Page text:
The total discounted QALYs gained by a tax increase were 17,000, 34,000 and 51,000 when assuming price elasticities of -0.1, -0.2 and -0.3, respectively.
The total discounted life-years gained by a tax increase were 21,000, 43,000 and 64,000 when assuming price elasticities of -0.1, -0.2 and -0.3, respectively.
The total discounted costs incurred were EUR 42,000,000, EUR 84,000,000 and EUR 127,000,000 when assuming price elasticities of -0.1, -0.2 and -0.3, respectively.
The additional cost per QALY gained was EUR 2,500 and the additional cost per life-year gained was EUR 2,000.
The results of the sensitivity analysis showed that the shorter the time horizon, the more cost-effective tax increases became. When the costs and outcomes were left undiscounted, the incremental cost-effectiveness ratios increased. The authors also reported that, if tax increases were to be included in the health care budget, these would outweigh the additional health care costs, with only 3% of additional taxes being required to compensate for additional health care costs.
The authors concluded that, from a health care perspective, a tax increase is a cost-effective intervention by means of which to increase public health.
The main intervention investigation was well reported, although the authors did not provide any details of what the current scenario (i.e. the comparator) entailed.
The authors used a published model to investigate the impact of smoking cessation on health care outcomes. However, they gave a good summary of the sources used to identify data in the model, the main effectiveness measures used in the model, and how QALYs were calculated in an appendix at the end of their article.
All the costs relevant to the health care perspective adopted in the main analysis appear to have been included. The source of the health care costs was appropriately reported. The authors adequately discounted costs, reported the perspective used in the analysis, and reported the price year. Furthermore, in sensitivity analyses, the authors examined the impact of using a wider perspective and including more cost categories.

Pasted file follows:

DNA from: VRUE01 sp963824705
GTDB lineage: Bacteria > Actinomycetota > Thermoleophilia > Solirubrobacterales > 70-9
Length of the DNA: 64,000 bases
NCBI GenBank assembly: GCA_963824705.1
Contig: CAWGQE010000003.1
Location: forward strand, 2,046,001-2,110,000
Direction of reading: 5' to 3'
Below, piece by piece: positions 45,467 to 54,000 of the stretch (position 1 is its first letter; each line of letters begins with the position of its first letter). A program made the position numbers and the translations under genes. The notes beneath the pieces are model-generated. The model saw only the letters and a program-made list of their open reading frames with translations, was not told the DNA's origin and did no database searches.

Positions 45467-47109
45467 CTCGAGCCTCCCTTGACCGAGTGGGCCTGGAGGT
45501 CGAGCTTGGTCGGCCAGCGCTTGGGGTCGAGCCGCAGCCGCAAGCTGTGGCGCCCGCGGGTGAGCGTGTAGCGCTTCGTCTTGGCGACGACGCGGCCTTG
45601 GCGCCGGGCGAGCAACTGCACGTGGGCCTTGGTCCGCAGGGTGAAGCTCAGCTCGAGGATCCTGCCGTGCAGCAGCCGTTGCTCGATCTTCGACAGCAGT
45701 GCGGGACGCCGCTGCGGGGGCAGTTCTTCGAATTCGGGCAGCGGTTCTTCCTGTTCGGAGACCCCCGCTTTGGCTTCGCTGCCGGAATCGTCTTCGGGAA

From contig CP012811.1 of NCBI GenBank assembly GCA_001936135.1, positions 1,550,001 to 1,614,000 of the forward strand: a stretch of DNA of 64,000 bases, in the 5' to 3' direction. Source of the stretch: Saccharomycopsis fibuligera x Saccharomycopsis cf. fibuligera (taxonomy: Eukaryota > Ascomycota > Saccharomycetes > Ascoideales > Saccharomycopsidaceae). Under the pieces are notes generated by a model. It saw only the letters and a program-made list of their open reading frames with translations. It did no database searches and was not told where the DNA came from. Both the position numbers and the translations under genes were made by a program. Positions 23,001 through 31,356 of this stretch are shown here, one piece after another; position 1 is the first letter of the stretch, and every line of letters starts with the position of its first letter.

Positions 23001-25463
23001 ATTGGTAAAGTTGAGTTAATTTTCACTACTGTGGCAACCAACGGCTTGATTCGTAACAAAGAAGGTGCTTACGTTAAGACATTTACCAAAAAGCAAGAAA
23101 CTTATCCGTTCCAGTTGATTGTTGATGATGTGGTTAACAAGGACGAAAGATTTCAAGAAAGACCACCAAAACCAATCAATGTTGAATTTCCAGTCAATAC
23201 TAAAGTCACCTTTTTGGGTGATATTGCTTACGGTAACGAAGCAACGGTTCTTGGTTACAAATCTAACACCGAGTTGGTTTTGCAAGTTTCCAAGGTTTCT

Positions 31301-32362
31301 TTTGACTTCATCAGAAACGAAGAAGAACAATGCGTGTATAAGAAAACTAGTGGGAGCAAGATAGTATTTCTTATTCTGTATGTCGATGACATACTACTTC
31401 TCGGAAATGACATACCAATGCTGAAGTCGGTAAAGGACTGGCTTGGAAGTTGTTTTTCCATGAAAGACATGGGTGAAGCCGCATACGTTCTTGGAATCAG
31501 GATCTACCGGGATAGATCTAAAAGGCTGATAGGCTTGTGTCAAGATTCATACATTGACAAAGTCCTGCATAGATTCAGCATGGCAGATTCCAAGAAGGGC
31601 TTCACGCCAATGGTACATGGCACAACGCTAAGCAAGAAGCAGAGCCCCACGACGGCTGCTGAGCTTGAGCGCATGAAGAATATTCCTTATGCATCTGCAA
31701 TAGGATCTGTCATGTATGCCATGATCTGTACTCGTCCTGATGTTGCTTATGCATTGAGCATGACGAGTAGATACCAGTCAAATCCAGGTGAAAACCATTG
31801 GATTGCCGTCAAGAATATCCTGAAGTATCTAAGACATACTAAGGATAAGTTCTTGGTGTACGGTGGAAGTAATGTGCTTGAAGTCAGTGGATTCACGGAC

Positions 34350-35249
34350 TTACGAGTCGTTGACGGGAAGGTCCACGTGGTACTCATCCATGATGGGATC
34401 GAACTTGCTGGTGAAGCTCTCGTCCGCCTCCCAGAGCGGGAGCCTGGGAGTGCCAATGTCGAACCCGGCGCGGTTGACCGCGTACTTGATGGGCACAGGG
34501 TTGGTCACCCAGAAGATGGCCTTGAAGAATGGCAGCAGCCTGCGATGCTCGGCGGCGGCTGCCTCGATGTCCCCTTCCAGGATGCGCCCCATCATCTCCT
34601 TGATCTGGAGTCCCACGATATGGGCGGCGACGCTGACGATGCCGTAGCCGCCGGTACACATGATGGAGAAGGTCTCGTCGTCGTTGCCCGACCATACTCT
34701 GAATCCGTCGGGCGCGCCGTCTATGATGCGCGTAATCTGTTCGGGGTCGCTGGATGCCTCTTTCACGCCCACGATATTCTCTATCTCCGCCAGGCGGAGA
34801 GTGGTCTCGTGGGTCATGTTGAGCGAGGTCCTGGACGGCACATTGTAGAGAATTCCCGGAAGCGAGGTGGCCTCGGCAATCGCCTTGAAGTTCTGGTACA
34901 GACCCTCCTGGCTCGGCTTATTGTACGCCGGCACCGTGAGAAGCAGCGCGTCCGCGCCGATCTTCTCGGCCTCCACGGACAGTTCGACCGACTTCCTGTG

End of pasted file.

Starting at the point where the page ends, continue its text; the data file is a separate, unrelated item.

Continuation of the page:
Analysis and results:
The authors used a published model, adequate details of which were provided. Uncertainty in the model was investigated through one-way sensitivity analyses on certain parameters. However, only a limited number of parameters were varied. In addition, the use of probabilistic sensitivity analyses would have been a more thorough way to deal with model uncertainty. Overall, the study was well reported and the results were presented in detail. The authors acknowledged the limitations of their study.
Overall, the methodology of the study was satisfactory, with both the methods and the results being adequately reported. The authors’ conclusions appear appropriate given the scope of the analysis.
Dutch Ministry of Health, Welfare and Sports.
van Baal P H, Brouwer W B, Hoogenveen R T, Feenstra T L. Increasing tobacco taxes: a cheap tool to increase public health. Health Policy 2007; 82: 142-152
Other publications of related interest
Hoogenveen RT, de Hollander AE, van Genugten ML. The chronic disease modelling approach. Netherlands: RIVM; 1998. Report No.: 266750001.
Ranson MK, Jha P, Chaloupka FJ, et al. Global and regional estimates of the effectiveness of price increases and other tobacco control policies. Nicotine Tob Res 2002;4:311-9.
Subject indexing assigned by NLM
Cost-Benefit Analysis; Humans; Netherlands; Public Health; Smoking /economics; Taxes /legislation & jurisprudence
Date bibliographic record published
Date abstract record published